* * *
It’s become fashionable of late to perform updated versions of the melancholy comedies of Anton Chekhov, which took place in a Czarist Russia that was teetering on the razor’s edge of modernity. Bedlam’s 2014 staging of “The Seagull,” for instance, was done in casually contemporary dress and made use of Anya Reiss’ purposefully colloquial English-language adaptation. “Stupid Fu**ing Bird,” Aaron Posner’s “sort of” adaptation (Mr. Posner’s phrase) of the same play, goes even further: It’s a top-to-bottom postmodern rewrite, complete with nudity, lots and lots of four-letter words and a setting best described as downtownish. Among other things, Mr. Posner has turned the unhappy Masha, who dresses in black because “I’m in mourning for my life,” into Mash, a ukulele-strumming singer-songwriter (“You’re hot, you rot, and then you’re done/So where’s the part of this that’s fun?”) who wears black, lipstick included, because “it’s slimming.”
“Stupid Fu**ing Bird” has been making the regional rounds ever since it was first seen three years ago in Washington, D.C. Now the Pearl Theatre Company, which bills itself as “New York’s only classical resident company,” has given the play its local premiere, and I was—rather to my surprise—impressed. To be sure, the title is offputtingly dumb, and Mr. Posner sticks so closely to Chekhov’s familiar plot that it felt at first as though he were skating on the surface of a beloved masterpiece instead of breaking through the ice and going his own way. But it wasn’t long before I found my way onto his wavelength, and though the Pirandellian play-within-a-play trickery isn’t quite as clever (or up to date) as he seems to think, most of “Stupid Fu**ing Bird” is at once bluntly funny and, like “The Seagull,” unnervingly bleak.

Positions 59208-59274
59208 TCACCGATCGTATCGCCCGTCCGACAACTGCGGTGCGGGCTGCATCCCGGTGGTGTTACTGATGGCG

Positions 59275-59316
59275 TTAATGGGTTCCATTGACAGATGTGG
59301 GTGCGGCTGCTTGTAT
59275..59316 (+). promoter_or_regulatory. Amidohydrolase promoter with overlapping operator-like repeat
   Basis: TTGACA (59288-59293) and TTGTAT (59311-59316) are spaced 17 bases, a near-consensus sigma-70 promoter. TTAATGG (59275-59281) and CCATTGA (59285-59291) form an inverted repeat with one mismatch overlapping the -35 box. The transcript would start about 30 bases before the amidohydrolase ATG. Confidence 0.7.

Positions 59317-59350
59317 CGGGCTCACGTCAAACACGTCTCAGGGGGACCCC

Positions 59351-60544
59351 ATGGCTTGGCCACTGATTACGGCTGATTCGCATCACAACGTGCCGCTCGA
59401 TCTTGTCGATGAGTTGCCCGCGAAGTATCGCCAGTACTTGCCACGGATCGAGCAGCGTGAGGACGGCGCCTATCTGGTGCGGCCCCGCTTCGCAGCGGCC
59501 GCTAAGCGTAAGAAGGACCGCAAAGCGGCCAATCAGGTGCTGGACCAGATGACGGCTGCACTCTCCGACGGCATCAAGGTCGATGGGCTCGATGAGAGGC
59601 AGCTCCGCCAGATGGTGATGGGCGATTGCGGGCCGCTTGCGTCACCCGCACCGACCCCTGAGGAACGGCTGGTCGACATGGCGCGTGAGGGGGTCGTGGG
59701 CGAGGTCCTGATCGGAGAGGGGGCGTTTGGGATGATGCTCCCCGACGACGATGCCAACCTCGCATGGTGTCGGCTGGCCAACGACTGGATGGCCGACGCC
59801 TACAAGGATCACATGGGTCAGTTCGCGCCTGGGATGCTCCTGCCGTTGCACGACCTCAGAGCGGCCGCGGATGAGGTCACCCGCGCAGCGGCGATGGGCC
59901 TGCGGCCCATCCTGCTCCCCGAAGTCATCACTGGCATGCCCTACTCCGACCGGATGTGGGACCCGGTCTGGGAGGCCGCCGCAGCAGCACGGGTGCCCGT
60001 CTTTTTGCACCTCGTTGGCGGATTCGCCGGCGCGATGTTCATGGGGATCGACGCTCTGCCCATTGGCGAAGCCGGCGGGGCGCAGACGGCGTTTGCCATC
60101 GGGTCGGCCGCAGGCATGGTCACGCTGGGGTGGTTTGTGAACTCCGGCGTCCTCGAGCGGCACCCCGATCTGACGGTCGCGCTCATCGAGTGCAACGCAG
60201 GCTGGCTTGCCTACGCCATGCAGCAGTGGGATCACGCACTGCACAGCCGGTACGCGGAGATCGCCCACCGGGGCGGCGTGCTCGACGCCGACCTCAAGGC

Davis McCallum has given “Stupid Fu**ing Bird” a lively staging that underlines the comedy without undercutting the emotion…
It’s amazing how much damage Ivo van Hove, the most pretentious stage director of our time, can do to a good play when he puts his mind to it. He took a baseball bat to Arthur Miller’s “A View from the Bridge” last fall, and now he’s attacked “The Crucible” with a steamroller, turning Miller’s 1953 history play about the Salem witch trials into a slow-moving study in extreme tedium.
Directorial miscalculations abound, starting with the setting, a two-story-high classroom/prison designed by Jan Versweyveld in whose vast gray expanses the actors roam around ineffectually. The institutional lighting, also by Mr. Versweyveld, flattens out the acting, some of which was dull enough to begin with. Not all of it—Bill Camp, Sophie Okonedo and Brenda Wehle manage to make strong impressions in spite of everything—but Ciarán Hinds and Saoirse Ronan give Johnny-One-Note performances that are as paralyzingly minimal as Philip Glass’ incidental music….
* * *
To read my review of Stupid Fu**ing Bird, go here.
To read my review of The Crucible, go here.